and among one of their OEM partners. I will keep the explanation of
the program to the minimum required to explain the technical aspect
of what I did - it allowed the user to input several fields of data,
one for each "colour channel". This project required an
indeterminate amount of colour channels, so a linked list was used.
As well, each channel has several options such as check- and radio
boxes as well as the main textbox. I placed all of these controls
combined into a custom control I created, and used a linked list
containing objects of this custom control. Depending on the
resolution being printed, different calculations were made to the
input data. The end result was a text file containing several large
matrices of the supplied data arranged in a way that the specified
printer would be able to interpret the data. The data essentially
told the printer to lay down a certain sized dot of ink - small,
medium, large, or some combination of these. The output data was
commonly called halftone arrays or matrices, so I named this project Halftone
My work in C++ for CADlink was part of a very large project on one of the company’s main products. The product is called Virtual Print Manager (VPM), and it is essentially a glorified print queue. What I was responsible for was adding printer functionality for several devices to the software. After receiving various data such as height, resolution, crop/cut and possible image alterations from VPM via a postscript driver, this information was used to set up certain options and properties to supply along with the image data to the printer (sometimes but not always through a DLL supplied by the printer manufacturer). Working on this project required me to study the pre-existing program's dataflow to determine how the data is accepted and used in order to be able to deliver the data properly to the new device I was adding functionality to. Adding functionality to VPM for a certain printer would allow a user to print via USB, TCP/IP, etc, even print data to a file for manual inspection and debugging problems with both the postscript driver and the newly added port in the program, which proved to be a very handy feature. I also received experience writing postscript drivers for several devices. (top)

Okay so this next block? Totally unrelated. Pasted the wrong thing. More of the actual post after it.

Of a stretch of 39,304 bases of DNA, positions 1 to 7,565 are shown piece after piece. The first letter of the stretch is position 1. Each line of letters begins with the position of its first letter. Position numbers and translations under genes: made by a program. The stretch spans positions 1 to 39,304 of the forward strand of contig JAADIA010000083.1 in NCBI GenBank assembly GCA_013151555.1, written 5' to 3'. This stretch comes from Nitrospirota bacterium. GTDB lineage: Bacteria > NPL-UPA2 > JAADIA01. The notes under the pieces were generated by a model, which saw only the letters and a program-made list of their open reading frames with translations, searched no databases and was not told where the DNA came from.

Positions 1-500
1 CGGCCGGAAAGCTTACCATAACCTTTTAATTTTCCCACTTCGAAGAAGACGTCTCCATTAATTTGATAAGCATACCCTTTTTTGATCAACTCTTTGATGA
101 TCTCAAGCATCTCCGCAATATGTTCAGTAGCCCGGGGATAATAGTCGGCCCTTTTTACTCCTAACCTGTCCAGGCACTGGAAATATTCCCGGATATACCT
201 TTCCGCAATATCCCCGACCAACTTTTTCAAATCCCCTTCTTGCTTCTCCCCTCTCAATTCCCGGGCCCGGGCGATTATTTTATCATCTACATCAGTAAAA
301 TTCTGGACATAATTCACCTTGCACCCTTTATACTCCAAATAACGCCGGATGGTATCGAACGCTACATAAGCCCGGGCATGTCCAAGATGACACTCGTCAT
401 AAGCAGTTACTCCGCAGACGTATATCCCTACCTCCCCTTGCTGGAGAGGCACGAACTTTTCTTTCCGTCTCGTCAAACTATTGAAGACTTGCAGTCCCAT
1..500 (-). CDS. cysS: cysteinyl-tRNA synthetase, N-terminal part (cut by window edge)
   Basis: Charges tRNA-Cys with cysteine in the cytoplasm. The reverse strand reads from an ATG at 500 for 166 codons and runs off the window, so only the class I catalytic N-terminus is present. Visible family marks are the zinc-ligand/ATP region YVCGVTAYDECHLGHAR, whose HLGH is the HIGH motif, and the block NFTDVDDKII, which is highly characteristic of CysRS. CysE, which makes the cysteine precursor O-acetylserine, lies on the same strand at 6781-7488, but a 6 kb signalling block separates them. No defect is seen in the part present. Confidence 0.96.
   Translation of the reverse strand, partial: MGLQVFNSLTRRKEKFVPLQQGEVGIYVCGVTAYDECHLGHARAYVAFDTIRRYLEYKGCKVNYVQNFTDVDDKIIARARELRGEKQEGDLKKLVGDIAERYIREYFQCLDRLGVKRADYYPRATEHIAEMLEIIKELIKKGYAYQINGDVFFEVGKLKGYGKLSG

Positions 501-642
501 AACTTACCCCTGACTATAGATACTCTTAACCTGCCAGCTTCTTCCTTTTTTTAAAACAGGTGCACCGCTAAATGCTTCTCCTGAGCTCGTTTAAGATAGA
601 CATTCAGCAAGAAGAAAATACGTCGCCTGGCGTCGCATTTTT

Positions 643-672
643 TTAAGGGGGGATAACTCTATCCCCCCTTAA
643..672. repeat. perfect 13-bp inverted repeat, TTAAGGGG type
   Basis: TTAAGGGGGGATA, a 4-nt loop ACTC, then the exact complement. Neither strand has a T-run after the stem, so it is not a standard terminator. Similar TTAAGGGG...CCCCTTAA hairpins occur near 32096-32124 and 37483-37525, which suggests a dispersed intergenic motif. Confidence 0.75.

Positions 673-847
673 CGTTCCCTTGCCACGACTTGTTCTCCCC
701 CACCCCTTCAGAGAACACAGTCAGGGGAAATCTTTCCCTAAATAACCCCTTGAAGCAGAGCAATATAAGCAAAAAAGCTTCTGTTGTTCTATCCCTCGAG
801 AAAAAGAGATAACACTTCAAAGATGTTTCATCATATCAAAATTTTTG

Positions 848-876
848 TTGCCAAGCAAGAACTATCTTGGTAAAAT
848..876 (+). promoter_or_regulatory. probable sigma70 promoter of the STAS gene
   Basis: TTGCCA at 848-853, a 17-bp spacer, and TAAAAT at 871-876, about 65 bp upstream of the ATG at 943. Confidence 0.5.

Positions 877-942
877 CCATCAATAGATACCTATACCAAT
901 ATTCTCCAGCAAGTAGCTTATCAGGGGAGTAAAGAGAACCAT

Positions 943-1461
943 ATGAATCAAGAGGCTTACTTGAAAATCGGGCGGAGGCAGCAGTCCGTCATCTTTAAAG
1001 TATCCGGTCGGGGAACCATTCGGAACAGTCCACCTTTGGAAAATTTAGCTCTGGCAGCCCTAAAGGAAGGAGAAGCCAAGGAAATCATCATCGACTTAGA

My work for ESM in C++ was entirely in writing code for additional features or changes within an already existing product called Kool Karaoke. This involved preparing technical diagrams to the project manager for him to examine and give the go-ahead to implement the new feature. Other times, I was to implement a new feature based on pre-existing technical diagrams that were given to me. Much of this process was the same as I more recently used at CADlink - the study of preexisting code to learn dataflow, and understanding of the programs core, and finally an implementation of the required feature. This was for various tasks such as applying different types of reverb and other effects to the users voice, altering volume, key and tempo of the song, etc. (top)
The UML Modelling diagrams I have used at various times in ongoing work are as follows (probably an incomplete list):